“My mum has always loved me unconditionally, infinitely, no matter what I did or what I was – she just loved me. It has always been a huge support, this love has been like a crutch for me. No one has ever loved me so much, no man has ever given me the kind of security, self- confidence which I get from my mother’s love. And even now, when I am a fully grown up woman and have a daughter of my own, as long as I feel my mum’s love, I feel strong and I feel safe. I think, but for that love, I wouldn’t have been able to go through all the challenges my life threw at me.”

Ekaterina, 48 years old. Housewife. Married, sons 27, 18 and 13 years old, daughter 15 years old

“However hard I tried I just couldn’t earn my mum’s love… Strange isn’t it? Isn’t mother’s love something that is given to you unconditionally the moment you are born? But it wasn’t in my case. And all these years, I’ve been trying to prove to her that I am a good girl, that I’m worth her love. And I failed to love and accept myself. I forbid myself to wish, to want something just for myself and I keep apologizing for doing what I want. Ridiculous isn’t it? I am almost 50 now…Why should I feel guilty for, say, my love of knitting? But I do…”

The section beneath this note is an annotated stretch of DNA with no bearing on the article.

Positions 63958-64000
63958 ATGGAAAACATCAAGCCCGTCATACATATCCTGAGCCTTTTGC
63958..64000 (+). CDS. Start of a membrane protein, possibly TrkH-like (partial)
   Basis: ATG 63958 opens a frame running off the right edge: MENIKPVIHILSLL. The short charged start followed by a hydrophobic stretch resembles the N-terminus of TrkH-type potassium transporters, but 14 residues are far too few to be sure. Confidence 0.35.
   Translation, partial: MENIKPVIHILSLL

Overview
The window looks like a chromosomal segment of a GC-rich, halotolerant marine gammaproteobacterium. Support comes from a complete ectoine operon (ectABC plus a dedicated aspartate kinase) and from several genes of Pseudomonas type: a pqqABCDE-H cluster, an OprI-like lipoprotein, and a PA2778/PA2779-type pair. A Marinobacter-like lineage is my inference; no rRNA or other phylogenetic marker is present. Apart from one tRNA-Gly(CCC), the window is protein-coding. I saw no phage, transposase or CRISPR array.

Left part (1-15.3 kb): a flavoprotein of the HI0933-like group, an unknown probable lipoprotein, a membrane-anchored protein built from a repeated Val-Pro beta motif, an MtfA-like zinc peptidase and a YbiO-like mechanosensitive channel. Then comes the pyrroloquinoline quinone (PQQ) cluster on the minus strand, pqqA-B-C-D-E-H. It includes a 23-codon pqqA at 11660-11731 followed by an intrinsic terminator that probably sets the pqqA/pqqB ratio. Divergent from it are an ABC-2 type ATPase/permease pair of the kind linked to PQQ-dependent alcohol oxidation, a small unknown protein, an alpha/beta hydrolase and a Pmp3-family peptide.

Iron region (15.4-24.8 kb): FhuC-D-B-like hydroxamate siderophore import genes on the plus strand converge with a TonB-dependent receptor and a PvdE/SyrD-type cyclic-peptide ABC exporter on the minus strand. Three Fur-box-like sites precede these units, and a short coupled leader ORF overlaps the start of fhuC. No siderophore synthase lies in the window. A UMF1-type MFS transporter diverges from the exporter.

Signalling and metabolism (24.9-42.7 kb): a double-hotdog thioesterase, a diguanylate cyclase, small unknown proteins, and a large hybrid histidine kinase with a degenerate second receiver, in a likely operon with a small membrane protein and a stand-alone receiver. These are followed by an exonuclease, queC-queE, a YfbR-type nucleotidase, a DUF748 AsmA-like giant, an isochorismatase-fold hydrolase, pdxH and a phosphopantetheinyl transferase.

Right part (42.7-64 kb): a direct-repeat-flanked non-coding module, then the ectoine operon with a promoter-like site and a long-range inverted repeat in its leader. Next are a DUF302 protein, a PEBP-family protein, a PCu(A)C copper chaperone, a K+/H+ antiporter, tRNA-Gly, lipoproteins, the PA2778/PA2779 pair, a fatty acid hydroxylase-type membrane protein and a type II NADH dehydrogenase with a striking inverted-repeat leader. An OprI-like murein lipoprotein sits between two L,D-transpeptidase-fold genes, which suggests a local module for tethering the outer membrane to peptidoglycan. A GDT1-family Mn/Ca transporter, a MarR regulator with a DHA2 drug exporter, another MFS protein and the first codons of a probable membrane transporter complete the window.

Maria, 39 years old. Psychologist. Married, daughters 13 and 3 years old

“When I was a child my mum was always at work. I was growing up on the streets or sometimes my grandparents took care of me. Maybe it was for the best, because my mum had no influence on me. I don’t think that her life has been the best one. Maybe deep inside I blame my mother for failing to give me a happy childhood – the one I’ve always wanted. She failed to earn enough money, failed to find a man who could become a pillar of our family, didn’t give me education and opportunities for development I would like to have. Now I feel it so acutely. I have to get everything myself and it’s a struggle…”

Yanina, 28 years old. Teacher of the Russian language and literature. Single, no children

“My star sign is “Cancer”, my mum’s star sign is “Cancer”, my daughter’s sign is “Cancer” and even my granny on mother’s side is a “Cancer”. People born under this sign are very emotional, have strong bonds with their families and especially with mothers. I have always felt this bond with my mum, felt responsible for her: I went out with my friends and almost immediately started to worry that my mum was sad and alone. Despite the fact that my father has alway been there for her… I got angry with my little brother and sister when they upset our mum, I always wanted to protect her. At some point, being a big girl already, I realized that I simply “adopted” my mother…”

Alla, 74 years old. Retired. Divorced, no children